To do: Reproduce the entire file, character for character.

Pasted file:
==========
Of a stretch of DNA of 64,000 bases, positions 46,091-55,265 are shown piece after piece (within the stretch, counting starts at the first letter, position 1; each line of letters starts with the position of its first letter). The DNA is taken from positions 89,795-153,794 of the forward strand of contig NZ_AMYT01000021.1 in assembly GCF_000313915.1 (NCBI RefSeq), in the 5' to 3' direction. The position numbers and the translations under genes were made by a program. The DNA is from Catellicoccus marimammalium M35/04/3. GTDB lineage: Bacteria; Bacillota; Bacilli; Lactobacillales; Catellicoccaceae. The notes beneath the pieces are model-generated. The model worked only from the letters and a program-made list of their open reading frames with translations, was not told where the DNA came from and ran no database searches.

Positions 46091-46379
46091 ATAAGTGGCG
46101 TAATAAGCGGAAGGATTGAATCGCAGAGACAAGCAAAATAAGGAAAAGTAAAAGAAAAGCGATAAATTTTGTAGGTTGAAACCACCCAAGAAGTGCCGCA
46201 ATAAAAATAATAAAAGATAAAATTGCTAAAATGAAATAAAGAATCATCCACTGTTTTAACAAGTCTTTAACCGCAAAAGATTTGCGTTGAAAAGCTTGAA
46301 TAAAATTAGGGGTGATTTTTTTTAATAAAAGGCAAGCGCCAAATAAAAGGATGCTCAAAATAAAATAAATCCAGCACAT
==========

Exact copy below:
Of a stretch of DNA of 64,000 bases, positions 46,091-55,265 are shown piece after piece (within the stretch, counting starts at the first letter, position 1; each line of letters starts with the position of its first letter). The DNA is taken from positions 89,795-153,794 of the forward strand of contig NZ_AMYT01000021.1 in assembly GCF_000313915.1 (NCBI RefSeq), in the 5' to 3' direction. The position numbers and the translations under genes were made by a program. The DNA is from Catellicoccus marimammalium M35/04/3. GTDB lineage: Bacteria; Bacillota; Bacilli; Lactobacillales; Catellicoccaceae. The notes beneath the pieces are model-generated. The model worked only from the letters and a program-made list of their open reading frames with translations, was not told where the DNA came from and ran no database searches.

Positions 46091-46379
46091 ATAAGTGGCG
46101 TAATAAGCGGAAGGATTGAATCGCAGAGACAAGCAAAATAAGGAAAAGTAAAAGAAAAGCGATAAATTTTGTAGGTTGAAACCACCCAAGAAGTGCCGCA
46201 ATAAAAATAATAAAAGATAAAATTGCTAAAATGAAATAAAGAATCATCCACTGTTTTAACAAGTCTTTAACCGCAAAAGATTTGCGTTGAAAAGCTTGAA
46301 TAAAATTAGGGGTGATTTTTTTTAATAAAAGGCAAGCGCCAAATAAAAGGATGCTCAAAATAAAATAAATCCAGCACAT